The committee discussion of testing and accountability, despite its brevity, showed that senators are hearing an earful from constituents already dissatisfied with the STAAR testing system as it begins to be implemented. “The time is ripe,” we testified yesterday, “for a thorough reconsideration of the testing fixation that has taken the focus away from real teaching and learning in our classrooms, not just in Texas but across the nation.” (We will have more to report on the growing movement to change course on standardized testing and punitive accountability measures in upcoming Hotlines.)
Regarding SB 8, which attacked longstanding safeguards of due process and salary standards for education employees, Texas AFT urged the Education Committee to recognize that this one-sided legislation represents a historic wrong turn in state policy. Because this law took effect well into the 2011-2012 school year, it is only in the current 2012-2013 school year that key provisions are coming into force. That gives the legislature a chance in the 2013 session to revisit and correct decisions that were made last year in a climate of crisis, before those decisions do lasting damage. Prime examples of safeguards that should be restored:
–ensuring a truly independent hearing officer in all mid-contract termination cases;
–letting the independent hearing examiner decide the factual question of “good cause” for termination, instead of giving school boards that did not hear the evidence power to override the hearing examiner’s findings;
–and reinstating the salary floor that is essential to keep school districts from using state-passed pay raises to supplant local salary steps instead of adding to them.
Texas AFT noted that provisions of SB 8 relating to furloughs and salary reductions, to the extent they were justified at all, could only be justified as temporary responses to a state fiscal crisis. Now the apparent shortfall in state revenue that occasioned this legislation already has substantially abated. In fact, the 2013 legislature will have a large amount of available revenue above what was forecast in 2011—enough money to reverse the 2011 school-funding cuts and have a lot left over. An appropriate response would be for the legislature to let the pay-cut provisions of SB 8 automatically expire.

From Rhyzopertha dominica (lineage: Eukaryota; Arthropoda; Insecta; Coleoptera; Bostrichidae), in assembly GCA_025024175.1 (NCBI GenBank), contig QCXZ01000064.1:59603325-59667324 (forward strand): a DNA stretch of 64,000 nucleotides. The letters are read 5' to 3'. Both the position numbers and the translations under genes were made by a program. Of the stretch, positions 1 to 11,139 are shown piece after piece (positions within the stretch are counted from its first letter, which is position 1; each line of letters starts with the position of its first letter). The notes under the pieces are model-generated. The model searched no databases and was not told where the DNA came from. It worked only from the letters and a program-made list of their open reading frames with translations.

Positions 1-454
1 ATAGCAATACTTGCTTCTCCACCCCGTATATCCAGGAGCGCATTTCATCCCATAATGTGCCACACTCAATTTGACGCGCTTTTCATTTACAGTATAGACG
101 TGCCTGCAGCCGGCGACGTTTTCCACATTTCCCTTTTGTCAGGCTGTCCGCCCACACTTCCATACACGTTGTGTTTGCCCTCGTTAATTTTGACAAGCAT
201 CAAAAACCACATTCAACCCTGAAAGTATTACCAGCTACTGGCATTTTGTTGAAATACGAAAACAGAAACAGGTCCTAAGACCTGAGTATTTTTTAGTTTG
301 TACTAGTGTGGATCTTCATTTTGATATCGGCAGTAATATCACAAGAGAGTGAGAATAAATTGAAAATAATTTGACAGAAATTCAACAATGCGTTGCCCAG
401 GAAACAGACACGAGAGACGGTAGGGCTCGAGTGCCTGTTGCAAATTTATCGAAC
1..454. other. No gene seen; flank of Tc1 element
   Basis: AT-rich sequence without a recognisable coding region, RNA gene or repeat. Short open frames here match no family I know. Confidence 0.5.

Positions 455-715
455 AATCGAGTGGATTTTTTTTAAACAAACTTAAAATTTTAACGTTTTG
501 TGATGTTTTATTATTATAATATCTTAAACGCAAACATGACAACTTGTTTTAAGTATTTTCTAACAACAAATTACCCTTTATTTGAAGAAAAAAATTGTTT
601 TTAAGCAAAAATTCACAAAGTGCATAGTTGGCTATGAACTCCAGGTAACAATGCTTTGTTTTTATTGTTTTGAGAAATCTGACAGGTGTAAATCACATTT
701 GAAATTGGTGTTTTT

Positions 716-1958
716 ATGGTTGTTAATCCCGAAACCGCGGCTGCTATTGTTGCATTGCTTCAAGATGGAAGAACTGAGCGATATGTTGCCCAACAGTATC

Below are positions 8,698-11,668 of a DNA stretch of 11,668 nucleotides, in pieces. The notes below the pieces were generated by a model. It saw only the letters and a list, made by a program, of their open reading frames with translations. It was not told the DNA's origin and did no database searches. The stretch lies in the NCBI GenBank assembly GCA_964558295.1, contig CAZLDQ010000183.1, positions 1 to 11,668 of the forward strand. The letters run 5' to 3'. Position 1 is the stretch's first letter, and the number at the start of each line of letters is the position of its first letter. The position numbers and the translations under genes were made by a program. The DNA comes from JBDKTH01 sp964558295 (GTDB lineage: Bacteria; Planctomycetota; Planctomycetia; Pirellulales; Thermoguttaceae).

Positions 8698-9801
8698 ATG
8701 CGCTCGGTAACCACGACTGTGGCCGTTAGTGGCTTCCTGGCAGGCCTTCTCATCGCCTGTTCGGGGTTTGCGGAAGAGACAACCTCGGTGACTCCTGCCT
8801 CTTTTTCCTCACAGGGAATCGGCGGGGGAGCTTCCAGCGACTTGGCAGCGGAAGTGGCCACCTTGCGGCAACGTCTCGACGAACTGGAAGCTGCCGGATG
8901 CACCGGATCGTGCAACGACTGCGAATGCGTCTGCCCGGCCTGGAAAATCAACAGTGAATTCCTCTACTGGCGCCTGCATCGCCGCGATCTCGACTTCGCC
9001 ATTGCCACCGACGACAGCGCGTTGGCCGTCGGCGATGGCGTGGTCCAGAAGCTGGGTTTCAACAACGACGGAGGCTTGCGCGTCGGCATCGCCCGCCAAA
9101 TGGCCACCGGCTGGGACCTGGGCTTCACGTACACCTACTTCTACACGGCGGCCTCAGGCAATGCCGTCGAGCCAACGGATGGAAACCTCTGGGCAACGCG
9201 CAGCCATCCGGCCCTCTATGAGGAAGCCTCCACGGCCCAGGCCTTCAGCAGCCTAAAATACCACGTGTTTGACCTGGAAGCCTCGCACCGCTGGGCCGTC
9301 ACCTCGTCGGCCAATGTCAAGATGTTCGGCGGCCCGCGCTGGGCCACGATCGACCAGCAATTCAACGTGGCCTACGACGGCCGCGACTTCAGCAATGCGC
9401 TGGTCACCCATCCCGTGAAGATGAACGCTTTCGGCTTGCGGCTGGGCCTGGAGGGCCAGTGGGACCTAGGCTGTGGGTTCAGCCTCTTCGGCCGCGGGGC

On the issue of the “parent trigger” in SB 738, the reality is that charter-school operators who want to take over neighborhood schools have hit upon this idea as a new strategy of late, seeking state legislation under which a majority of parents at a campus can be solicited to trigger charter conversion by petition. SB 738 includes only a modest start on the full “parent trigger” agenda. Thus Sen. Shapiro professed concern that only in the sixth year of a school’s low-rated performance could parents petition for a particular sanction such as charter conversion to be imposed by the commissioner of education.
Texas AFT directed the committee’s attention to a much better idea already included in state law—what you might call the “parent-teacher trigger,” which authorizes a majority of parents and a majority of teachers at a campus to petition their school board jointly to create a campus charter with innovative programs chosen by the parents and teachers themselves. It’s a genuine grass-roots approach that has worked well in San Antonio ISD, where our local affiliate, the San Antonio Alliance of Teachers and Support Personnel, has worked with parents and teachers to create more than a dozen innovative campus charters, retaining their character as neighborhood schools while achieving good academic results. This grass-roots, bottom-up version of the “trigger” idea also is on the verge of bearing fruit with a new parent-teacher-initiated campus charter in Austin ISD. Successful examples exist elsewhere around the state as well.